3.3. Effect of Simvastatin Use on Renal Outcomes
Renal function did not significantly change in both groups. Finally, mean changes of serum creatinine (0.1 ± 0.62 versus 0.1 ± 0.68 mg/dL, ) and mean changes of estimated GFR (−1.2 ± 7.2 versus −3.3 ± 11.9 mL/min/1.73 m2, ) did not significantly differ in the simvastatin and nonsimvastatin groups.
Individual CKD patients with proteinuria >300 mg/day receiving simvastatin had a statistically significant decreased UPCR from 0.96 (IQR 0.54, 2.9) to 0.48 (IQR 0.18, 0.79) g/g creatinine () at 53 weeks after treatment, but no significant change was observed in the nonsimvastatin group (1.41 (IQR 0.66, 2.41) to 1.21 (IQR 0.19, 1.56) g/g creatinine). Moreover, mean change of UPCR also significantly differed in the simvastatin and nonsimvastatin groups (Table 3).
|Values expressed as mean ± SD or median with interquartile ranges; GFR: glomerular filtration rate; UPCR: urine protein creatinine ratio; (#) comparisons within groups; (&) comparisons between groups.|
No unexpected safety concerns were identified and similar incidences of adverse events were experienced in each of the treatment groups. No serious adverse effects such as persistent elevations in liver function enzymes and creatine phosphokinase values were observed in those using simvastatin.
The present study reported that simvastatin was associated with lipid lowering and antiproteinuric benefits in patients with moderate to advanced CKD. They seemed to be safe with CKD, with respect to the risk of hepatotoxicity. However, the present study could not clearly confirm evidence of any renoprotective effect of statins in patients with CKD, as indicated by no difference found in GFR and serum creatinine between simvastatin and control groups.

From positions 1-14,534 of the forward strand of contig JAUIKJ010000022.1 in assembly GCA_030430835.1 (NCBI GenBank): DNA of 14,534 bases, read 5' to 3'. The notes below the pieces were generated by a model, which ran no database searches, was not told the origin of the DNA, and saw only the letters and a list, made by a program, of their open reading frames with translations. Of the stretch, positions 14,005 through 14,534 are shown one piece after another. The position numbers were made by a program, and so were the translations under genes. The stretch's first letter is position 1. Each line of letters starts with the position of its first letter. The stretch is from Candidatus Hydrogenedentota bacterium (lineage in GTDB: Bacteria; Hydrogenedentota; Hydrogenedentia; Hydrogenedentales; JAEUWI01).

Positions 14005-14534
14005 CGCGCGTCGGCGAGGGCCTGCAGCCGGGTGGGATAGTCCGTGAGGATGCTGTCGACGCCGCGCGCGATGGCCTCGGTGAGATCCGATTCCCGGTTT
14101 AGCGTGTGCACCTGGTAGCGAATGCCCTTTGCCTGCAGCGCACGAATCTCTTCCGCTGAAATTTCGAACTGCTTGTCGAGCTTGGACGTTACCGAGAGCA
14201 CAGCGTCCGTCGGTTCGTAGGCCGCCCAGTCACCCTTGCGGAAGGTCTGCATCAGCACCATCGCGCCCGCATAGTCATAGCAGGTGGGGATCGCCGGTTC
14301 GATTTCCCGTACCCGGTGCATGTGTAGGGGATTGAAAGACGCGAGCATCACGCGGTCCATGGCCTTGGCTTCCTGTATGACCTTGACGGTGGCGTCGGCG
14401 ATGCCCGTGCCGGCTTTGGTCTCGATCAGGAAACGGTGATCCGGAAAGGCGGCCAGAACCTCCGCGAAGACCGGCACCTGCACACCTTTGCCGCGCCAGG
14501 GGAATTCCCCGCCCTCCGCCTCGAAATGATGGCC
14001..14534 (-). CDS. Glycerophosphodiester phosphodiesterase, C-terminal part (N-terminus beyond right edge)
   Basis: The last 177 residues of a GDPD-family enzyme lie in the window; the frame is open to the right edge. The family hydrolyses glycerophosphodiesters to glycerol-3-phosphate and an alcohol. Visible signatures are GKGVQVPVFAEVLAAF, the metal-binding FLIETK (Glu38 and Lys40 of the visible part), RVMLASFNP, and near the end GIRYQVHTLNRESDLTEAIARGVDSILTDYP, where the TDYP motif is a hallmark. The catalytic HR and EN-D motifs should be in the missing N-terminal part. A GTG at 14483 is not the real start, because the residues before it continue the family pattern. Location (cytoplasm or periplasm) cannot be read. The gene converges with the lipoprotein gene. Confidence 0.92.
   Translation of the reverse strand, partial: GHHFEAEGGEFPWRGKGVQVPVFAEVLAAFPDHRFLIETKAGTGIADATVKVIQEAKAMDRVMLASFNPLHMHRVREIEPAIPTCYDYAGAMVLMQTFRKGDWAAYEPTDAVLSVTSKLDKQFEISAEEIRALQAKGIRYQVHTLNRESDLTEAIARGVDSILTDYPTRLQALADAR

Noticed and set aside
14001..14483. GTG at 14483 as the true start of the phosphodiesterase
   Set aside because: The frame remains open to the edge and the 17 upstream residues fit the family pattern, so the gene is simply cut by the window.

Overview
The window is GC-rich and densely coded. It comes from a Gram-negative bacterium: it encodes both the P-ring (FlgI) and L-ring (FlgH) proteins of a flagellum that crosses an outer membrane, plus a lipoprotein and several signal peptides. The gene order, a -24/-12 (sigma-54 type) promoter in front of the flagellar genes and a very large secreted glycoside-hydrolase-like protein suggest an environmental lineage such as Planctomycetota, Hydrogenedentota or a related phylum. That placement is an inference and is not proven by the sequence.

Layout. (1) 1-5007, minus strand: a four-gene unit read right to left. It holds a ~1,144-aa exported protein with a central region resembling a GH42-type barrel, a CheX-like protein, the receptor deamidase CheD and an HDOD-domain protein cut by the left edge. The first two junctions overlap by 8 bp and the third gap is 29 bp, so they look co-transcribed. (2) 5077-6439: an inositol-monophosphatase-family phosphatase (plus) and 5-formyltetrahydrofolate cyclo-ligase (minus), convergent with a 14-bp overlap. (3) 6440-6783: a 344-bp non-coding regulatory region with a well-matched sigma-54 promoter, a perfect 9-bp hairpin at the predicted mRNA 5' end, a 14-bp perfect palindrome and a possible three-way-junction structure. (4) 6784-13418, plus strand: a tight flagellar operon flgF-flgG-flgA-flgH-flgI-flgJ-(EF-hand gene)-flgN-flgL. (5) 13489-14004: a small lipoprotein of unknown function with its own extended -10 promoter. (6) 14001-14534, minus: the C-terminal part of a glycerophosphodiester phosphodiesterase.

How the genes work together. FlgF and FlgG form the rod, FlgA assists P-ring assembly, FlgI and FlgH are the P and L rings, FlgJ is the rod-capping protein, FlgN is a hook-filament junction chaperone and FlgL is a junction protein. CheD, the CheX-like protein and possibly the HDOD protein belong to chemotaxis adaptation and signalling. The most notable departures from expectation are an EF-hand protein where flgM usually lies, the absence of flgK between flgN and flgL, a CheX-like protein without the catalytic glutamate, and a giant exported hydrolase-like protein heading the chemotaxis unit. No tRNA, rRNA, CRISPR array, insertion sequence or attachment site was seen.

Patients with higher levels of proteinuria have an increased risk of severe CKD and as a predictor of future decline in GFR , but limited therapeutic options are available to decrease proteinuria. In the PLANET I study among patients with diabetic nephropathy and the PLANET II study among patients without diabetic nephropathy, atorvastatin significantly reduced proteinuria by 15% to 23.8%. Recent meta-analyses of randomized, placebo-controlled trials among patients have suggested that statins were associated with reductions in high levels of proteinuria . As was consistent with our study, statins produced a beneficial effect on pathologic proteinuria in CKD populations. However, the reduction of proteinuria in our study might be the effect of decreasing renal function in the simvastatin treated group.
The beneficial effect of statins on proteinuria seen in our study may be potentially explained by cholesterol dependent effects and cholesterol independent effects. Experimental studies have documented that dyslipidemia contributes to glomerular and interstitial injury and the severity of the hypercholesterolemia correlates with proteinuria . In addition to the beneficial effects of lowering lipids, statins also influence important intracellular pathways that are involved in the inflammatory and fibrogenic responses, the main pathway of progressive renal injury [14, 15]. Moreover, the reasons to favor the use of statins in CKD include beneficial effects on endothelial function, suppressing monocyte recruitment, mesangial cell proliferation and mesangial matrix accumulation, antifibrotic effects, and antioxidation and anti-inflammatory cytokines [13, 16].